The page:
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Featured Item  »»  Inauguration of the Naryn Campus of the University of Central Asia (Naryn, Kyrgyzstan)

Students of world history remind us how Central Asia, a thousand years ago, “led the world” in trade and investment, in urban development, in cultural and intellectual achievement. This was the place that leading thinkers from around the known world would look to for leadership. What were the latest breakthroughs in astronomy or mathematics, in chemistry or medicine, in philosophy or music? This was the place to find out. This region is where algebra got its name, where the earth’s diameter was precisely calculated, where some of the world’s greatest poetry was penned.

Why did this happen then? Why did it happen here? Above all, I would suggest, it was because of the quality of “openness.” By that I mean openness to new ideas, openness to change, and openness to people from many backgrounds and with a variety of gifts. The people of the cities here, even all those centuries ago, joined hands with the people of the steppes, and together they reached out to people who were far, far away. That kind of openness can again be the key that unlocks the doors to the future.

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Featured Item  »»  Brussels Conference on Afghanistan (Brussels, Belgium)

Since 2001, AKDN and its partners have channelled over $1 billion to enhance self-reliance and improve the quality of life of Afghans. Between now and 2020, AKDN plans similar investments in cultural heritage, education, energy, health, and poverty alleviation…. I would reiterate my profound belief in the power of sustained, long-term, multi-dimensional development that empowers individuals and communities to improve their quality of life.

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Featured Item  »»  Acceptance Remarks and apres speech Conversation with the Right Honourable Adrienne Clarkson — Accepting the Adrienne Clarkson Prize for Global Citizenship (Toronto, Canada)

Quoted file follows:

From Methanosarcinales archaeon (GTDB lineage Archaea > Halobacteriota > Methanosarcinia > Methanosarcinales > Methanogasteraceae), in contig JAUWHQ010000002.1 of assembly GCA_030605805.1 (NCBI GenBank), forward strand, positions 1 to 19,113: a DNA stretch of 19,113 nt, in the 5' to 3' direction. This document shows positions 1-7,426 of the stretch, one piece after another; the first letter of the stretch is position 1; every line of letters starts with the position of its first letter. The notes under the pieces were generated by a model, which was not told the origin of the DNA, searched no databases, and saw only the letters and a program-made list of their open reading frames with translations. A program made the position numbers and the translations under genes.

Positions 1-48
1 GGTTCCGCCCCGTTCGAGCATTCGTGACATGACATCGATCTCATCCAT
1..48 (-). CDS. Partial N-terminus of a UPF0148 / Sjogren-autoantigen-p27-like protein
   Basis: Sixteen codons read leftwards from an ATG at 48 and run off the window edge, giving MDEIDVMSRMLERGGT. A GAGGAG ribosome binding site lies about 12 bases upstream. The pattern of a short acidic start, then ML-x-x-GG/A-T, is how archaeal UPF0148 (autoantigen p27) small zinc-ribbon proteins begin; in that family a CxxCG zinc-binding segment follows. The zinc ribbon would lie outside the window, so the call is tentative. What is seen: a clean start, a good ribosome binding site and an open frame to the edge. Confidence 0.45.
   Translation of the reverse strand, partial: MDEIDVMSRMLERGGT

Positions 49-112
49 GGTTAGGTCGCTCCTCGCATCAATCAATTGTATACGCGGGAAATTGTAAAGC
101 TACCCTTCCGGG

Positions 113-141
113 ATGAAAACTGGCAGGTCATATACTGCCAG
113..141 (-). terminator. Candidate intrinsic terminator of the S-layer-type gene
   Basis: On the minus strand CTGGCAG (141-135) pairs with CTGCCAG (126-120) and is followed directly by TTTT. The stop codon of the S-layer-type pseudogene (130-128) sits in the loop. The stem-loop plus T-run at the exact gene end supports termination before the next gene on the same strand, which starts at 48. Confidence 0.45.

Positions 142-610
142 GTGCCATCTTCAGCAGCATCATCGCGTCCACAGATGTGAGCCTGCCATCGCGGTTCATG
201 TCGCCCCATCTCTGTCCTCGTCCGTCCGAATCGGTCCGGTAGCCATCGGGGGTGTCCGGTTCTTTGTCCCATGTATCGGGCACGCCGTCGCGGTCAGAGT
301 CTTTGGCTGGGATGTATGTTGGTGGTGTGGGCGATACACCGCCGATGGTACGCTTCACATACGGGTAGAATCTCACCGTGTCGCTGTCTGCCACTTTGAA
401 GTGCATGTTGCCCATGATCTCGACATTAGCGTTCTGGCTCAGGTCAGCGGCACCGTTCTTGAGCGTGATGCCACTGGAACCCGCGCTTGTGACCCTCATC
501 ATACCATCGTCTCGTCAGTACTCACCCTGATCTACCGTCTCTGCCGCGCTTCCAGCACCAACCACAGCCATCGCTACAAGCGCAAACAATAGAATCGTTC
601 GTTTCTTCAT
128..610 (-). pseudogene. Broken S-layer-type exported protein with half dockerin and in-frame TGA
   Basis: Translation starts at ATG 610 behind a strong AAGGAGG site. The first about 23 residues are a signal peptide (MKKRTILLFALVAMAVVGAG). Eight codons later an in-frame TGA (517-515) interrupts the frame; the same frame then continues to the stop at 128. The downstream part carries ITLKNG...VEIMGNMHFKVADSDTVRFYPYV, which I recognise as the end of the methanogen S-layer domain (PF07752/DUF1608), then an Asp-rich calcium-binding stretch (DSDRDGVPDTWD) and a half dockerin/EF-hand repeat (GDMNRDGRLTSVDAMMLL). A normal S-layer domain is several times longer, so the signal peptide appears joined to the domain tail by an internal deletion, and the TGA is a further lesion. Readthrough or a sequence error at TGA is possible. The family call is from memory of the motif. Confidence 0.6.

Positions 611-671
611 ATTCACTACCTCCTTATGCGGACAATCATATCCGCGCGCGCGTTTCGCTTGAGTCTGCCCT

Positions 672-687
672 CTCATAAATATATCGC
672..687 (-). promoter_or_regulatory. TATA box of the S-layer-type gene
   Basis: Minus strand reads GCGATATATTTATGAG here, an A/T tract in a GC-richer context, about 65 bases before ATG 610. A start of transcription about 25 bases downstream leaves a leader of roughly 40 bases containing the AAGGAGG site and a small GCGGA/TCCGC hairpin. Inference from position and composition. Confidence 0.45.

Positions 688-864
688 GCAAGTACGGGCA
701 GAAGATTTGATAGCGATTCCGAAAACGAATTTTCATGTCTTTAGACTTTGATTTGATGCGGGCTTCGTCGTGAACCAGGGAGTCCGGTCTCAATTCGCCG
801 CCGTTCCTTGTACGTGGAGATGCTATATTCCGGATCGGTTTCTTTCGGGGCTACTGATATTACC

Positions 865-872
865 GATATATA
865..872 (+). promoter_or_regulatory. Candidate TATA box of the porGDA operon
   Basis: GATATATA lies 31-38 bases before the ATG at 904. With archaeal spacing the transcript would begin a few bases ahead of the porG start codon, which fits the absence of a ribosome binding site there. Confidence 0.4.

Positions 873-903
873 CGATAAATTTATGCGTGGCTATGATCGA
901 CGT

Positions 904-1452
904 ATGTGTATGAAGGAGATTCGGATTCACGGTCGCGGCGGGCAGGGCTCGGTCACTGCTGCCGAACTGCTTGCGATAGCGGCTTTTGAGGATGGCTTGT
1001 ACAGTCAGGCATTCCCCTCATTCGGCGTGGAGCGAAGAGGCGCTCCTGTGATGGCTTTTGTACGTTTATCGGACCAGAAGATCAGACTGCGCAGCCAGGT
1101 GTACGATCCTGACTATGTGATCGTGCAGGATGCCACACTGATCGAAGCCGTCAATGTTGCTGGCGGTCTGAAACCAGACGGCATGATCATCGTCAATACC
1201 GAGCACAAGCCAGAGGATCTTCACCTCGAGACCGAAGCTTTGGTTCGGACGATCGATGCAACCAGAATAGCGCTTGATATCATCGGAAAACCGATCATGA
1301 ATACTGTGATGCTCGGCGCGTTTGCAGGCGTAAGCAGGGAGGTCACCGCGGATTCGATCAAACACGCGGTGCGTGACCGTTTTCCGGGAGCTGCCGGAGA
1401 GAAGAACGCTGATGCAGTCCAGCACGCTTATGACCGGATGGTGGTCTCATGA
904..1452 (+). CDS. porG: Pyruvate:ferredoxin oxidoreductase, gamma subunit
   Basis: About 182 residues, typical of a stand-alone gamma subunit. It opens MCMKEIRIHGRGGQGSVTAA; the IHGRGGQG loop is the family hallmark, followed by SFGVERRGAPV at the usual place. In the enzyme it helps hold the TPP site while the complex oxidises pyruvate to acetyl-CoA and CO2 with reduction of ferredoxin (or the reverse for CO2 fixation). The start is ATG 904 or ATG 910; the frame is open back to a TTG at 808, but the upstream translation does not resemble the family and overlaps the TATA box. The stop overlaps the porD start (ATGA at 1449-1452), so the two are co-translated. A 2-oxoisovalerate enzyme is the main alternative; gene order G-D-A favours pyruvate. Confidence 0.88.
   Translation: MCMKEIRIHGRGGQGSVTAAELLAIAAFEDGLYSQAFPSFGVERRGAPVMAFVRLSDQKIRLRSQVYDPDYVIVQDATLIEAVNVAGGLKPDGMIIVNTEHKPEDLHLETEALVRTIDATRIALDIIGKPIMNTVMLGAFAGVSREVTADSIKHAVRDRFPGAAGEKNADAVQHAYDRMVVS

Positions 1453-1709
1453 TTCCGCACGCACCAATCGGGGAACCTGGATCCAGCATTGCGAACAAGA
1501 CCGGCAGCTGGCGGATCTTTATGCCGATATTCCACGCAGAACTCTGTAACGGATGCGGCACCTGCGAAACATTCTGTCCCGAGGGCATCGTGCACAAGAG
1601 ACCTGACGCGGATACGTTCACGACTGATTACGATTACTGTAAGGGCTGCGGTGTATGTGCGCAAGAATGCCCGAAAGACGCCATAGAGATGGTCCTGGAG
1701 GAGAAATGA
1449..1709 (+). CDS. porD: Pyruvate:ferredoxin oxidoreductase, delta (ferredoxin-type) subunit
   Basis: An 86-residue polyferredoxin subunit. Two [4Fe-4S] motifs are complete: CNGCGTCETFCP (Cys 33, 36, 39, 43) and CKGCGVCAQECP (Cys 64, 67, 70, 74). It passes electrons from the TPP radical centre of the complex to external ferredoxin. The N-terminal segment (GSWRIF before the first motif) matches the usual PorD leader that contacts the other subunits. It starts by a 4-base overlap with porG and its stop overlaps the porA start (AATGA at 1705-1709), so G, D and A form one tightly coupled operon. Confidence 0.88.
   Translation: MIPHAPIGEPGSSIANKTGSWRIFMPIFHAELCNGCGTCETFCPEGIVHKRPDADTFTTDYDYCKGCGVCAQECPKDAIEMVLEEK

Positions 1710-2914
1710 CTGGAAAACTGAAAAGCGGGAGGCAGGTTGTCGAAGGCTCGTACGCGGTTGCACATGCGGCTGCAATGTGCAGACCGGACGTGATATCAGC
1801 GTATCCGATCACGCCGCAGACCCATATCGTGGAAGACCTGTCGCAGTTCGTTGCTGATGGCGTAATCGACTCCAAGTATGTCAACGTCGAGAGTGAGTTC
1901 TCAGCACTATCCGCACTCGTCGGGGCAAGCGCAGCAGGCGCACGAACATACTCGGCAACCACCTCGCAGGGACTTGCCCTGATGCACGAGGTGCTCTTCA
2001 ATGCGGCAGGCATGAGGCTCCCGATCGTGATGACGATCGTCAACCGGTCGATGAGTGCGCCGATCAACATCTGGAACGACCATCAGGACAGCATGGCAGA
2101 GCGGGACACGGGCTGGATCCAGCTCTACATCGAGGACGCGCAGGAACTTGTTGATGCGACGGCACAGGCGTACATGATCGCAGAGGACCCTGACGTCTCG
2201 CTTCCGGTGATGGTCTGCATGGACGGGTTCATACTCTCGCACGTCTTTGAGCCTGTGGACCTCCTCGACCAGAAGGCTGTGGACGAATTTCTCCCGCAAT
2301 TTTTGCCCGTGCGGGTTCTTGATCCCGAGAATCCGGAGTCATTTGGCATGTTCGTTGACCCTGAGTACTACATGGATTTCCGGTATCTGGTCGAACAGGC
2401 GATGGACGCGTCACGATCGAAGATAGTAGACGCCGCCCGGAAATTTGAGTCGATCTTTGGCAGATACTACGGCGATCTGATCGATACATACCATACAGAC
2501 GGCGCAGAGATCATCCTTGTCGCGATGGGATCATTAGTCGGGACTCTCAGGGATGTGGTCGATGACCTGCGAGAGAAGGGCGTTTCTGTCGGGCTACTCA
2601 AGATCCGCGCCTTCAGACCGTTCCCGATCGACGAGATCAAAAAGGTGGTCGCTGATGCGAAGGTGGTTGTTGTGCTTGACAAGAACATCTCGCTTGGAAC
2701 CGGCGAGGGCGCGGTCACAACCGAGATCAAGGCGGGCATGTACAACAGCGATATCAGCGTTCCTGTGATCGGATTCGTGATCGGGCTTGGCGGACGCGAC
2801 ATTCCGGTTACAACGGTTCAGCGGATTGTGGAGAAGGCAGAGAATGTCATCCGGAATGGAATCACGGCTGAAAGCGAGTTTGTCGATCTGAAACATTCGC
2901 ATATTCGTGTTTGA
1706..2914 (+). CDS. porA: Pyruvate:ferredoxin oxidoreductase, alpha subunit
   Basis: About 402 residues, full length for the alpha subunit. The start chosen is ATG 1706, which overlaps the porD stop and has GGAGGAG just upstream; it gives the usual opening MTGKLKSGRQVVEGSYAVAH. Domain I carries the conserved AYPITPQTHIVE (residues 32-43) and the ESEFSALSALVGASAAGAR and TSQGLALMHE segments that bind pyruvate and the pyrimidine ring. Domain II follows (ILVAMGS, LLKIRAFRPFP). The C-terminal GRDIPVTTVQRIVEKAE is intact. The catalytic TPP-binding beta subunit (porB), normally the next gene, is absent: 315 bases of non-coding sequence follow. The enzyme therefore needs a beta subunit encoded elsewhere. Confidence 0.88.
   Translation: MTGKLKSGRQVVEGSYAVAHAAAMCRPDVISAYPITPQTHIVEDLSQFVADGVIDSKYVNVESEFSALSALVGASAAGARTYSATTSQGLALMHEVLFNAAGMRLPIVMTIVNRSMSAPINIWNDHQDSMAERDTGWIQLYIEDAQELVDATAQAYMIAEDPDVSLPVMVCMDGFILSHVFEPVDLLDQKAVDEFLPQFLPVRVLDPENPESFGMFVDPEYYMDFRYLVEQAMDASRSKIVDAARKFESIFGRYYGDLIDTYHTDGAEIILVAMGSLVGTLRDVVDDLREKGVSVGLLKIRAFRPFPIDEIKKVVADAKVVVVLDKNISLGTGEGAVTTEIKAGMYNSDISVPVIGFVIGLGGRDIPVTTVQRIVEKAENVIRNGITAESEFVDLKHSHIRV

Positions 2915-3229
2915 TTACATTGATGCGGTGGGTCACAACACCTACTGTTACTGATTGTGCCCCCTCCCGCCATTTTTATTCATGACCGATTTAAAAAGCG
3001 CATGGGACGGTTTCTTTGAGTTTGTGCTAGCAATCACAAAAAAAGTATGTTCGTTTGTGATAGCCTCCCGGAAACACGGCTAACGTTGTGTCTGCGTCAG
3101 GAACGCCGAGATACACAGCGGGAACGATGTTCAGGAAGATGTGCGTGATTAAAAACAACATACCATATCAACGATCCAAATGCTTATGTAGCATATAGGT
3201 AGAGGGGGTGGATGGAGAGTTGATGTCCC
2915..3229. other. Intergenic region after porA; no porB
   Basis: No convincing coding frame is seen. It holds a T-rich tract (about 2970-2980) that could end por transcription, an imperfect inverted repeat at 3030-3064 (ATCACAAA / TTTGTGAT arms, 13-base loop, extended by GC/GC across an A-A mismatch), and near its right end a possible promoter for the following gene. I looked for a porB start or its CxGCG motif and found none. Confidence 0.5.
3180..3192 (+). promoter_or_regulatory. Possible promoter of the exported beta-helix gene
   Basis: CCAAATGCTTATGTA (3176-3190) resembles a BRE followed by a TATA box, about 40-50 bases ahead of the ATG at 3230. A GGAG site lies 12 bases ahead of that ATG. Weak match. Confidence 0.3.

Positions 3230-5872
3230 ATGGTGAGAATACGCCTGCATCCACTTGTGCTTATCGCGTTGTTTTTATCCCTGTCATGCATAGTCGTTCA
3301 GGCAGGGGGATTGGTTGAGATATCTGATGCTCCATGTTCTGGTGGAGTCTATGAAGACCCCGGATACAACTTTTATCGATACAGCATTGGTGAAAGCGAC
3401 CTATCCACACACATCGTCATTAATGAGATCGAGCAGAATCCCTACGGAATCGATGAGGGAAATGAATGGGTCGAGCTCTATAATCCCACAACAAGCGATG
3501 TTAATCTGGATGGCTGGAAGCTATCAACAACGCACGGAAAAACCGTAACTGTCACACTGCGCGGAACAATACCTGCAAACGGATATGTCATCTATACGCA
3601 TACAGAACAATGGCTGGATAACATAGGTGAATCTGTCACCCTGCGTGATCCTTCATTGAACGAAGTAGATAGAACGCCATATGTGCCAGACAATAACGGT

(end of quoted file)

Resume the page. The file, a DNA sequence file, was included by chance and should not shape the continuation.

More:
These are just a few thoughts as I look to the future of Global Citizenship. The challenges, in sum, will be many and continuing. What will they require of us? A short list might include these strengths: a vital sense of balance, an abundant capacity for compromise, more than a little sense of patience, an appropriate degree of humility, a good measure of forgiveness, and, of course, a genuine welcoming of human difference. It will mean hard work. It will never be completed. But no work will be more important….

I have been very impressed since 1957, in developing countries, when elections had to be held or were held in circumstances where you would assume that the population didn’t have access to the information they would’ve, in our view, needed to express themselves rationally and competently. Well, I got it wrong. They are very, very wise. Public wisdom is not dependent on education.

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Archon Award Ceremony of Sigma Theta Tau International (Copenhagen, Denmark)

More than twenty-five years ago, these were some of the central concerns that led to the establishment of the Aga Khan University in Karachi and its School of Nursing…. Given the state of health services in Pakistan at that time, I felt it particularly important to create an institution in the country that could offer education in the health professions at international standards. This would ensure that the teaching and research programmes would be of the highest quality, but would also be grounded in local needs and realities, and that, if properly funded and led, could make a distinctive contribution on a permanent basis. In addition, a successful national institution would have the potential to provide leadership directly and through its graduates that would be felt in the professions and also in society more generally.

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2013 Aga Khan University Convocation Ceremony (Karachi, Pakistan)

We are planning now to build new undergraduate Faculties of Arts and Sciences, one in Karachi and one in Arusha in Tanzania. We plan to achieve this goal progressively as circumstances and resources allow. Yes, it will be a time-consuming exercise, but our planning has been advancing very quickly indeed.